“Hello, Lindsey. Like the flowers?”




Mom tried to ask who raped what minor. I waved her off.

“Yeah. What girl doesn’t like flowers? Let me get a pen. OK. I want to send you a thank you note. What’s your name and address?”

I flipped Mom’s phone open, hit Rebecca’s number, holding the mouthpiece to the landline’s receiver.

He chuckled. “You’re amazing.”

“Yeah, I am. Why don’t you come over?”

“I’m sure the house is being watched.”

“OK. What do you want?”

“Frankly, I wanted to hear your voice, masturbate.”

“I should charge five bucks a minute. Where should I send the bill?”

Another chuckle. “If only you’d look hard in the mirror, you’d realize how much alike we are, how much we could enjoy each other. Sure, you stabbed one person. You have no idea the exquisite bliss in bringing the anguish. I know you felt it when the knife sunk in his chest, when you rode his flaccid body to the floor, when he gurgled, his lung filling with blood.”

“You don’t know much of anything. You don’t know me at all.”

“I can tell by your eyes. Ask Ronnie Bosch sometime. She’ll outline the facets of evil penetrating your soul. She listens. That’s what psychiatrists do. Ask sometime. She’s got a file, deep and rich, on you, much speculation but I bet much on the mark.”

“Who’s that ranting in the background?”

“I’d tell you the TV, but you’re too smart for that. A friend.”

“There’s a surprise.”

“What is?”

“You having a friend.”

“He’s not really a friend.”

“You just shrugged your shoulders, didn’t you?”

“I did. I don’t have friends. I use people.”


“My pleasure.”

“You get off hurting people.”

“Not really. I’m getting off now, not hurting you.” A long sigh. “All I did to you. All the times – you can’t remember –”

“Don’t count on it.”

“Oh? You remember? How much?”

“Most, maybe the last day’s lost, the last two days a blur.”

“You’re magnificent.”

You have no fucking idea.

“You and me, Lindsey, perfect together. I’d never do anything like that to you again. You’re perfection, an ideal, a goddess incarnate. Oh, what we could do, the heights of ecstasy, the bliss we could attain.” He panted. “Oh, the times my semen entered your body!” He grunted repeatedly, consummating in a long sigh.

“Feel better now?”

“We could do so much together. I was amazed you’d reach out to your father again. How many times does he have to shit in your face before you get the idea he hates you? I was sure you’d leave him rot in jail this time. The strings you pull could get you all tangled up in a lot of trouble. What if I called the newspapers with the story of a guy who keeps getting arrested on drinking related offences and never charged? How about that? Corruption right up to the mayor.”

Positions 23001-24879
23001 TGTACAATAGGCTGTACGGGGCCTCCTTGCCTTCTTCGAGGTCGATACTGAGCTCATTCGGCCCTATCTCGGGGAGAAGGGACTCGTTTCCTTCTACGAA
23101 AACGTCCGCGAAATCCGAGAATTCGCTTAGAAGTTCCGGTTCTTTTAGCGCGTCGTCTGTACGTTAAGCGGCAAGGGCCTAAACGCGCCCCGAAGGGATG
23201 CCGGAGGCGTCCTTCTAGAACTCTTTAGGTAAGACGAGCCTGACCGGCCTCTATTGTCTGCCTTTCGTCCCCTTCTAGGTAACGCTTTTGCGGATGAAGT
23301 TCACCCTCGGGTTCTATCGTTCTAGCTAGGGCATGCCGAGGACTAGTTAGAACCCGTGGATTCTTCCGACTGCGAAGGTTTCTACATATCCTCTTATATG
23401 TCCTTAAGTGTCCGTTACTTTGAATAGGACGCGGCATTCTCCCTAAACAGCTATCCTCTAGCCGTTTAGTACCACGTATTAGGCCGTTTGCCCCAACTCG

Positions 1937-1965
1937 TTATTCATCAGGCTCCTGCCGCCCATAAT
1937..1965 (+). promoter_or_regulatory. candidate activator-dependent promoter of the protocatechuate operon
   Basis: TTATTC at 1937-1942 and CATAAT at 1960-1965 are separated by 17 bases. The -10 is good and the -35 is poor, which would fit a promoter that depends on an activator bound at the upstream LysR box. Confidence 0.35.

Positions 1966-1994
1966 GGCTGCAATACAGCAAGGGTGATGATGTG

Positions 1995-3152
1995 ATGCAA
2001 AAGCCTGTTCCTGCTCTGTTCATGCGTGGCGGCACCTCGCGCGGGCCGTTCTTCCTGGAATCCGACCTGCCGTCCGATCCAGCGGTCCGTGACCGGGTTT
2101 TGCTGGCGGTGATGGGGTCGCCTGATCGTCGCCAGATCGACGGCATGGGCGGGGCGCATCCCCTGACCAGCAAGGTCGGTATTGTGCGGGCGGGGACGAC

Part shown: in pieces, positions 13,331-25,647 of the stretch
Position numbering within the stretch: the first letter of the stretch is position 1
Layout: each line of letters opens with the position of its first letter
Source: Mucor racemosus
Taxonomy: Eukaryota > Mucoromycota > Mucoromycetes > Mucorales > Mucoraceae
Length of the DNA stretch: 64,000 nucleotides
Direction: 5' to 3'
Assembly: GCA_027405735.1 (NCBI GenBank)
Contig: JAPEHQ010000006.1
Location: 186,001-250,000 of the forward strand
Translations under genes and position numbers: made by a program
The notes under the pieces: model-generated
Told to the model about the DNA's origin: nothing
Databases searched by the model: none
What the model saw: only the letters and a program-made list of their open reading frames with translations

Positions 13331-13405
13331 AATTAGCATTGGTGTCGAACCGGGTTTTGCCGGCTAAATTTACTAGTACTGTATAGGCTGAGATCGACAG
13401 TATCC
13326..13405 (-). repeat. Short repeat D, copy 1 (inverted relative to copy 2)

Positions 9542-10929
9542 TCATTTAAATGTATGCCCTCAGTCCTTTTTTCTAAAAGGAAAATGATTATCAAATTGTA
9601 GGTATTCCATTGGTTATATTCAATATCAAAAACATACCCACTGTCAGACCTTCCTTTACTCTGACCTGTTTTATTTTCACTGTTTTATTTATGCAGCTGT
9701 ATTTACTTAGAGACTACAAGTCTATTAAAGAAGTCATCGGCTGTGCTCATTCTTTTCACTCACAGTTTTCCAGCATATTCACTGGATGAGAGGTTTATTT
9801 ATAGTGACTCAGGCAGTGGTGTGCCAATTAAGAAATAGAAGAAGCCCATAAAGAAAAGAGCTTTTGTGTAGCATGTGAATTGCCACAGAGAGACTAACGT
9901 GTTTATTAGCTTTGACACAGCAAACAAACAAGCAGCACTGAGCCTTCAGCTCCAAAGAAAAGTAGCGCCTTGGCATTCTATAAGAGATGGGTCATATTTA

I held my breath.

“Your mother’s on the edge. A little push, she’s going over. With your father in jail and your mother in the hospital, you’d have no place to go – then you can accept my generous offer, come live with me.”

Ha! I’d be off to the farm for those two years!

“The thought of eight or ten on-the-verge-of-puberty girls isolated on a farm with only two old people between me and them fills me with so much pleasure, I can’t stand it.”

“They’re not your type. You’re not a classic pedophile. Your psychosis is more insidious. You don’t want just any child. You have a type. I got this idea when you were a snot-nosed pathetic little shit, you fell puppy-love with the princess down the street. Tall and lanky, all arms and legs, soft brown sugar hair to her waist, complexion white-ochre like the sand of a virgin beach in late afternoon, large eyes. I’d like to think you approached her once and she laughed at you, but I’m betting it’s even more pathetic than that. You never spoke to her, knowing in your heart you were just a little shit.”

“Fuck you.”

“See? You can feel without extremes.”

“She was ten. I’ve had my best dreams about her.”


“She took my breath away. All I could do is stare at her.”

“Like a goddess.”

“Like that.”

“So, was I right? You thought yourself such a little puke, you couldn’t talk to her?”

“She died.”


“She took sick, didn’t come to school, then we were told she died.”



“To celebrate your love for a girl you never knew, you kill children who remind you of her?”

“Fuck you. It’s not about that at all. With your parents out of the picture, I’m sure Jay’s parents would invite you.”

“I get it. If I don’t join you in the reindeer games, you’re going to kill everyone I care about.”

“Don’t be so dramatic. I don’t have to kill everyone, merely disrupt their lives like with your mother and father.”



“Yeah. OK. We’ll do this.”


“Rebecca, you get all that?”

“Yeah. Untraceable throwaway, but we have a region.”

“Mabel –”

“I’m on my way to the elevator now.”


“Mort’s on top. Kelley –”

“Just came through my door.”


Dad was the only one not accounted for.


Kelley asked whether I was all right. I shrugged. “He’s so predictable. Pull all your personal files, ready your people for their new assignments.”


Dad arrived, stinking of beer and bad cigars. I invited him to sit at the table. Kelley provided encouragement, twisting Dad’s arm behind his back.

Snow arrived, having enough sense to wear a lab coat.

“Draw blood.” I waved my arm toward Mom and Dad. Snow obeyed.

I explained to Kelley: “I had a psychic vision Mom and Dad’s strain of gonorrhea is the same as Pastor Perverts.”

“Gonnorr –”

“Shut up, Dad. And, Kelley, I think the same as mine.” I produced the reports, pointing.

“Where’d you get these?”

I shrugged. “Told you: psychic vision.”

Kelley stared at me. “If that’s the case –”

“Our suspect list is narrowed –”